by Renee Mielnicki, Esquire
By now we are all familiar with the tragedy that happened in Charlottesville, Virginia over the weekend. As a recap, white nationalists assembled in Charlottesville to protest the city’s plan to remove a statue of Confederate General Robert E. Lee from a local park. What started as a protest turned into a firestorm of hatred and violence leaving one dead and many injured.
Many of us were shocked at the images we saw on television. You would think that in 2017, we, as a nation, were far past this type of thinking and behavior, but this weekend has proven we are not. In fact, one could argue that this display of hatred has set us back decades. I know I, myself, started wondering, who are these people? Where does someone who belongs to such extreme racist organizations even work today? I mean, who would hire them? Does the employer even know they belong to such organizations? Probably not. As I listened to the radio and watched television coverage of this story, I learned that these extremists could be working right alongside of you and me and we would have never known it. I think a lot of people were probably shocked to learn that those involved were people they would never have expected.
Given the nature of my profession, I started thinking about the types of consequences this could have on the careers of the people involved. If one of my clients called to tell me that one of their employees was seen on television carrying a torch or white supremacist materials, wearing extremist garbs, involved in an act of violence or spewing racial slurs, I already know the advice I would give. It’s true that this conduct did not occur at work. However, this event was covered nationwide on television for the whole world to see. These images are not going to go away anytime soon, especially those on the internet. Continuing to employ a person that has such hatred, rage and violent tendencies carries several risks for an employer. First and foremast is the threat to the reputation of the employer. All employers are in the business of selling something that they want someone to buy. A continued association with such an employee could cause consumers to not want to buy from the employer anymore. Business would ultimately be lost and a reputation permanently damaged. Second, one could also argue that such behavior might suggest that the employee is a potential danger to the safety of other employees in the workplace. Third, bringing such an employee back to work after engaging in this type of behavior is likely to cause conflict with other employees, including the potential for workplace harassment.
I often counsel clients on terminating employees for off-duty conduct and their question to me is always the same. “Am I allowed to do that?” In most cases, yes you can. This past weekend highlights the type of circumstances where such would be appropriate. Of course, before I made any final decisions I would investigate the matter. I would make sure the video or photos that I was relying upon were in fact the employee in question. In addition, I would make sure that state law did not prohibit me from firing an employee for off-duty conduct (and most don’t, by the way). As long as my investigation confirmed that the person in the video or picture was actually the employee in question, I would advise them to immediately move to sever the employment relationship (of course, I’d still double-check state law on off-duty conduct — but remember in most instances there aren’t any).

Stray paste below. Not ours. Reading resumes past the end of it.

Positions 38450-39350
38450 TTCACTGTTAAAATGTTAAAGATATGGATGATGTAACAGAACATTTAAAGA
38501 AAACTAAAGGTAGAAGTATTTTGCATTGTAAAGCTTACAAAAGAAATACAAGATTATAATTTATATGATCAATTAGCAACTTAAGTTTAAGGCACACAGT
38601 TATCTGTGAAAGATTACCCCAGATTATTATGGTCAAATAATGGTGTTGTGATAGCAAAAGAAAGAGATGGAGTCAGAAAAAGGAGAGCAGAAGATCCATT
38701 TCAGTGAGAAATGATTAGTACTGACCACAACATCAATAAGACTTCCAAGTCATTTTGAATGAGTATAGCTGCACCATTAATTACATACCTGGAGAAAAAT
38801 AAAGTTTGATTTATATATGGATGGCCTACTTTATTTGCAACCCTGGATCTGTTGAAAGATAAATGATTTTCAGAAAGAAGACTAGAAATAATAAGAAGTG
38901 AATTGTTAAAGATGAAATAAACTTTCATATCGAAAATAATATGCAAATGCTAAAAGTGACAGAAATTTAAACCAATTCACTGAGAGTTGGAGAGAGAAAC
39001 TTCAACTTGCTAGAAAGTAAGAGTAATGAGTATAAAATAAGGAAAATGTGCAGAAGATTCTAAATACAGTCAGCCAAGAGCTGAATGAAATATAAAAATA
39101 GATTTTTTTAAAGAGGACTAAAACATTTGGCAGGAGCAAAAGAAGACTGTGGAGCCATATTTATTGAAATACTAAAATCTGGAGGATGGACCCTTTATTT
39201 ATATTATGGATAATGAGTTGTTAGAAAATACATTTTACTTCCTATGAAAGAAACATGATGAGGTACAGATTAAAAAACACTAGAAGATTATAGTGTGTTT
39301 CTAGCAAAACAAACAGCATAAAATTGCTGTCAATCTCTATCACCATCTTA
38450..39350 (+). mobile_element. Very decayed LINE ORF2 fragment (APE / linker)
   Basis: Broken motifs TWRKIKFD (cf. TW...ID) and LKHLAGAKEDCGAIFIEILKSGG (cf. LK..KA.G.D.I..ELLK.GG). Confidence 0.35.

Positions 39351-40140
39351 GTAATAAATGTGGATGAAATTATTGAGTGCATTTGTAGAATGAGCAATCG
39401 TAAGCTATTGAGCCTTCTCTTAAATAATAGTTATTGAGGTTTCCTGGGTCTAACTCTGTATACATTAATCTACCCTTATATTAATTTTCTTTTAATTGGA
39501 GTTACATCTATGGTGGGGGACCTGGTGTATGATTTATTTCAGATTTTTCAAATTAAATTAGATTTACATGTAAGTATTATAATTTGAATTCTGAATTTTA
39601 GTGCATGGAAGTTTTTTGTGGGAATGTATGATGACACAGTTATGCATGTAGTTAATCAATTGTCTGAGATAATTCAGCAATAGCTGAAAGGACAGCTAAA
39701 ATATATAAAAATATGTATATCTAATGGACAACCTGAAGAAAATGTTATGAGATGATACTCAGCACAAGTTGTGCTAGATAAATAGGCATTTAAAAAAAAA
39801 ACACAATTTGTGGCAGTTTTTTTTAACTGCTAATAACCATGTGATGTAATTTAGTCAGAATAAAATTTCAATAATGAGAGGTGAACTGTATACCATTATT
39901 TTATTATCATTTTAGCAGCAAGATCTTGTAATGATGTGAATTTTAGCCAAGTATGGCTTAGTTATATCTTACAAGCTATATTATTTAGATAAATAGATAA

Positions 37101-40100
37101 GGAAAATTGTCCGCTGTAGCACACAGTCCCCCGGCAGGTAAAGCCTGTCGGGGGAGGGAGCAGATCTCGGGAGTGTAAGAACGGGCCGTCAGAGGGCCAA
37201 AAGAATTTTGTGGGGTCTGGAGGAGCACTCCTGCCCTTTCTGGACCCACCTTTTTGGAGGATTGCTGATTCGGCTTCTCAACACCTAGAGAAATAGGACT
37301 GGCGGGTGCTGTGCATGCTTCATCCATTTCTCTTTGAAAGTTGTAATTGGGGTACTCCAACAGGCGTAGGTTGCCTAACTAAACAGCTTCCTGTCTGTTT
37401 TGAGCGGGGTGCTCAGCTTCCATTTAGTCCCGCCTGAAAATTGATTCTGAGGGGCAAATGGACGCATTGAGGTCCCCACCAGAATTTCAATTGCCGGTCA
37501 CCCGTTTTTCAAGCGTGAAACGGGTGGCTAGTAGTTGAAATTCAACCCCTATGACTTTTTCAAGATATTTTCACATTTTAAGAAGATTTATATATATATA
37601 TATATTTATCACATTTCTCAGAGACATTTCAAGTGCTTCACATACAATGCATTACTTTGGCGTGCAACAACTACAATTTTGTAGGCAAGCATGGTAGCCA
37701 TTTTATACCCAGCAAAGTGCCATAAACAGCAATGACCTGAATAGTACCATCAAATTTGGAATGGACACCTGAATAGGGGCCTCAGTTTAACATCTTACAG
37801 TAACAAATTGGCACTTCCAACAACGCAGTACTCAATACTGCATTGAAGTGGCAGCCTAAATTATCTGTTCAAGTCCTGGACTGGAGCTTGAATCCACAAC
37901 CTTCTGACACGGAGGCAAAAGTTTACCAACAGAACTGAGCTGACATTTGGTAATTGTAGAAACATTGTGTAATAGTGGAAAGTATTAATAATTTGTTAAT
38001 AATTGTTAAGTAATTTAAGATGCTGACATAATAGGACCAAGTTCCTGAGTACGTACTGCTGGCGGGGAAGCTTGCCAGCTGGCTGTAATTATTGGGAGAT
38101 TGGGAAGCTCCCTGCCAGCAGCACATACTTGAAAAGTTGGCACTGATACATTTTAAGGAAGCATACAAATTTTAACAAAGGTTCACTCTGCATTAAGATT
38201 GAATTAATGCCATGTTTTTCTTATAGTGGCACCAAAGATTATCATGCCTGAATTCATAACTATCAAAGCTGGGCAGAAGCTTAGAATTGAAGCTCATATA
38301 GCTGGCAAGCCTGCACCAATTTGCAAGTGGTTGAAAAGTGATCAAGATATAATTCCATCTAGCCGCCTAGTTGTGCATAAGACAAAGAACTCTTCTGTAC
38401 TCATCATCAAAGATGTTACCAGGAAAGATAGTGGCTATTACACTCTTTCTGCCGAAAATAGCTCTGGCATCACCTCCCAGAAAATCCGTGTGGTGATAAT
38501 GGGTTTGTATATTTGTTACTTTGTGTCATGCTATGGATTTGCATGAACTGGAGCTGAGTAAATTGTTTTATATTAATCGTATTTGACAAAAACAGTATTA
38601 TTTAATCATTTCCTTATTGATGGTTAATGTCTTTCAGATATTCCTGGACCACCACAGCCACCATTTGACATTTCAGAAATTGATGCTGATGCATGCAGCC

I would also give the same type of advice to an employer who was in the midst of hiring one of the participants and stumbled across a photo or video of the person from this past weekend. The same issues would be at hand. Hiring this type of person could tarnish the company’s reputation, lead to potential workplace violence and create huge conflicts within the organization. Denying employment for these reasons would also be legal.
As both an American and a human being, I feel sad that this happened. I wondered if these people gave any thought beforehand to the repercussions that this type of conduct could have on their lives and jobs. Too late now because the damage is already done, not only to them (not that there is any empathy for that) but also to the people they hurt in the process. But on a positive note, employers do not have to, nor should they, put up with this type of behavior, even if it didn’t occur on the job.
Employees need to beware that what you do off duty can have serious implications in your career and can ultimately cost you your job.
If you are an employer with questions, please contact East Coast Risk Management at 724-864-8745.
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